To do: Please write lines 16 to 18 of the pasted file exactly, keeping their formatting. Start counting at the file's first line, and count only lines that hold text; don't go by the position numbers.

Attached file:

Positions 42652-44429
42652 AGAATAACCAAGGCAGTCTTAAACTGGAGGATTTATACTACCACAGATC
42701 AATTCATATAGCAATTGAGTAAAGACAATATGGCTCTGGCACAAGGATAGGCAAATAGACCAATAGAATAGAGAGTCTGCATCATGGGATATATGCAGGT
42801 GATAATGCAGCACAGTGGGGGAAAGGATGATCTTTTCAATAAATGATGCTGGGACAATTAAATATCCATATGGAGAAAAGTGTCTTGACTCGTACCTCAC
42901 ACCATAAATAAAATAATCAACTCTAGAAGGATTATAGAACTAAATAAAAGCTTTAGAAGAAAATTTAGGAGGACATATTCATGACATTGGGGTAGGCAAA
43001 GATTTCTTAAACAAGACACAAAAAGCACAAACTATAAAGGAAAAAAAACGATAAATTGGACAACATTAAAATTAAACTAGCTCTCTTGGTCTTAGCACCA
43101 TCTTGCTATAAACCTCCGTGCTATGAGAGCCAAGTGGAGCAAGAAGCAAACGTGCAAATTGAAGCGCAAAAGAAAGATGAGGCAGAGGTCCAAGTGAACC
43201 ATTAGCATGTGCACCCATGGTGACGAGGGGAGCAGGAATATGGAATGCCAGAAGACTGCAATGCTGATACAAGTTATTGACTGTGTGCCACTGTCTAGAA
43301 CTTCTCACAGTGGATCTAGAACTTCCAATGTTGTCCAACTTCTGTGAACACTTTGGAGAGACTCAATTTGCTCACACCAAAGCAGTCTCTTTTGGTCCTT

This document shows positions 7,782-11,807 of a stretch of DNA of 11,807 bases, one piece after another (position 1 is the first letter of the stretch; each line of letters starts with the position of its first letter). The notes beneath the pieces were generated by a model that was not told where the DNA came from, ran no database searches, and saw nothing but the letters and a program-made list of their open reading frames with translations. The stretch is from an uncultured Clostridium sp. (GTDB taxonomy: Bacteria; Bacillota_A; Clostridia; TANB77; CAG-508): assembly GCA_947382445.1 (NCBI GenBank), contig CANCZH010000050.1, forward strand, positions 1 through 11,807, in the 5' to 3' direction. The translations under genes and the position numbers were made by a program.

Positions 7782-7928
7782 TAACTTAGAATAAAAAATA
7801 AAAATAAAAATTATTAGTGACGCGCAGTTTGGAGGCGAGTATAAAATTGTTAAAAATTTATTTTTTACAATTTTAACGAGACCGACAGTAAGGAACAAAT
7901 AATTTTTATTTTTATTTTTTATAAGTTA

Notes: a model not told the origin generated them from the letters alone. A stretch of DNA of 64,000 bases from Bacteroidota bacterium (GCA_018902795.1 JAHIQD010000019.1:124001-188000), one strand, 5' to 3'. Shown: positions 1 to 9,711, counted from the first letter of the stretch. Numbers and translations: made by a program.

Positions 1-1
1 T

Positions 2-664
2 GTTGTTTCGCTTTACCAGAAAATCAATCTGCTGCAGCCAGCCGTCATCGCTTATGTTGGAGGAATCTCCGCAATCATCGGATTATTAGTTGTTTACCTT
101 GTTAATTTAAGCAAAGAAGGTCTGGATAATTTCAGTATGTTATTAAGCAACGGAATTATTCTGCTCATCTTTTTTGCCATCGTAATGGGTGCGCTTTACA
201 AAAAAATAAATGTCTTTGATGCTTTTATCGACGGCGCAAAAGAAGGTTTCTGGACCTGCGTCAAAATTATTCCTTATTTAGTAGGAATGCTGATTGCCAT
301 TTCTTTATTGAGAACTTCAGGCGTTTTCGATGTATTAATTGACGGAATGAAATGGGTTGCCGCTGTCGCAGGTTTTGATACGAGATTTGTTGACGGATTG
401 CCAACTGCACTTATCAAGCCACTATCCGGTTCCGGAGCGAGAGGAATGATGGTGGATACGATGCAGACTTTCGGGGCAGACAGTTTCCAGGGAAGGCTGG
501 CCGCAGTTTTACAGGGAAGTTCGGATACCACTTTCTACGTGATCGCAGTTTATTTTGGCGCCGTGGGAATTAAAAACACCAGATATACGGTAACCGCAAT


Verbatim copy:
Positions 1-1
1 T

Positions 2-664